LeadingAge New York Adviser Adviser LeadingAge NewYork Spring 2019 final - Page 18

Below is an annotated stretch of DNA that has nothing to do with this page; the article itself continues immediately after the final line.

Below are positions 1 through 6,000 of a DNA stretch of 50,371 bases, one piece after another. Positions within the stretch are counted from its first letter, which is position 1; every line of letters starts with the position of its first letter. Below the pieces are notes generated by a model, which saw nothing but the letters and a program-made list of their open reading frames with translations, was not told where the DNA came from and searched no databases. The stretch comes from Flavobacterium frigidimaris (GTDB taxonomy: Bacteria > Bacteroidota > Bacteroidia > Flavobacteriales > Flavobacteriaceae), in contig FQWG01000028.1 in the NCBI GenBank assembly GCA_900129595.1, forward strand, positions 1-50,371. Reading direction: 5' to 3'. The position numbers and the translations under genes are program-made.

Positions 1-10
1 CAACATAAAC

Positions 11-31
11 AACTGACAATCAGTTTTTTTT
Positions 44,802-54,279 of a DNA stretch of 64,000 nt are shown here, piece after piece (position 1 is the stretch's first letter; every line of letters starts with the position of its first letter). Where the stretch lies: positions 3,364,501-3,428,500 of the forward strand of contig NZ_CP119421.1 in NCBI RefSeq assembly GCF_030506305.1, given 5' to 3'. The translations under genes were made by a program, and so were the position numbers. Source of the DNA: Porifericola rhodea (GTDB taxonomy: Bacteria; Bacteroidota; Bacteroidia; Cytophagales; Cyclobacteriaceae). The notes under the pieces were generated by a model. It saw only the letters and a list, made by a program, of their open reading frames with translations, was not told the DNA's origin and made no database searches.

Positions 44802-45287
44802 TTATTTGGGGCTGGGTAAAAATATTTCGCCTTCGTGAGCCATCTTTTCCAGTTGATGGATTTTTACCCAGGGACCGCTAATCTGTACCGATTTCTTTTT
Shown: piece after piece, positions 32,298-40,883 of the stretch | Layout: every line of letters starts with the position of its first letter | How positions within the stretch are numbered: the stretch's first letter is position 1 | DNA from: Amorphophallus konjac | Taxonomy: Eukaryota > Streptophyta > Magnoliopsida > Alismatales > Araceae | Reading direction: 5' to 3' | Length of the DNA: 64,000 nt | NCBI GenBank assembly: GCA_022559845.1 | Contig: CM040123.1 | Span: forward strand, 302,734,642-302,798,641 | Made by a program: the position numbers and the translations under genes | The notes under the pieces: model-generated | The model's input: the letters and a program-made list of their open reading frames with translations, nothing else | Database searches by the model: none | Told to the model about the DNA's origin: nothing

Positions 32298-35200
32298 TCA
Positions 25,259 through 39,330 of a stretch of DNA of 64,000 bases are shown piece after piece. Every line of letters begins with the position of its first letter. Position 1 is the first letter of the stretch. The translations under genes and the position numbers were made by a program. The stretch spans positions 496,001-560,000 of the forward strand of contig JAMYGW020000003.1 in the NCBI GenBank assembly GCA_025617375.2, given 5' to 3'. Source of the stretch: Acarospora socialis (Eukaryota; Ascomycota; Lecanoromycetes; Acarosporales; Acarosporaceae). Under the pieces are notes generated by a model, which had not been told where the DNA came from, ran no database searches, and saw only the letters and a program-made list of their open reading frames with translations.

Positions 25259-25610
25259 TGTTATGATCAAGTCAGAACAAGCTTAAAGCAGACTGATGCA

Does Affordable Assisted Living Exist? There is great variation across the country in both the definition of assisted living and how an “affordable” or low-income option is made available. Most states use federal waivers to provide Medicaid-covered services in assisted living, which often have caps or limitations on total enrollment. Most offer personal care and supports, and some include varying degrees of nursing and support. To be eligible for such services, people typically must be at a nursing home level of care. Many states use Supplemental Security Income (SSI) to help offset room and board costs; however, like in New York, the rates tend to be very low. In the Wednesday session Does Affordable Assisted Living Exist?, speaker Andy Edeburn, principal, Premier Performance Partners, provided some startling statistics that highlight the growing need for affordable assisted living: The number of middle-income elders will nearly double by 2029 – from 7.9 million to 14.4 . million – and will make up the biggest share of seniors, at 43 percent. By 2028, more than half of middle-income Americans age 75 or older will not be . able to afford to pay for yearly assisted living or medical expenses, with annual financial resources at $60,000. Adult children of seniors are contributing a great deal to their loved ones’ . care, and we have quantified that cost. While the need for more affordable models of assisted living is clear, no one answer or state model emerged as ‘the solution.’ Edeburn emphasized the need for greater in-home supports, co-housing and Medicare Advantage supports to foster services in the community. The residential component of assisted living is a huge cost driver, and thus providing ‘assisted living-like’ services in the community can be more affordable. Of course, some segment of the population needs more supports and supervision that can be managed in the community, workforce is a significant challenge and there is a lack of affordable housing in New York City. Certainly, technology that can support independence is evolving, and the general public is becoming more comfortable using it. Session participants noted that New York’s current models of assisted living drive overutilization of acute care, and the layers of regulation add complexity, confusion and cost. In looking for solutions to the affordability issue, the concept of a third payer for Medicare/Medicaid-type services to keep people in the home or assisted living was discussed as a future policy concept to explore. This is a critical conversation for LeadingAge New York to continue, to ensure that we will be able to meet the future needs of New York’s aging population. Selfhelp Active Services for Aging Model (SHASAM) At this engaging session, Selfhelp Community Services presented on the best practices of providing a true aging in place model within their communities. Much of their focus was on the integration of the formerly homeless community into their housing through the use of the Senior Affordable Rental Apartments (SARA) Program, which requires a set-aside of 30 percent of the units for formerly homeless seniors, and Empire State Supportive Housing Initiative (ESSHI) grants, which provide a stipend of $25,000/unit for services and operating funds within the community. Their presentation made clear that while there may be challenges to bringing services to seniors’ homes, and particularly to get these services to formerly homeless seniors, with the right approach and tools, it can be done successfully. 17 Adviser a publication of LeadingAge New York | Spring 2019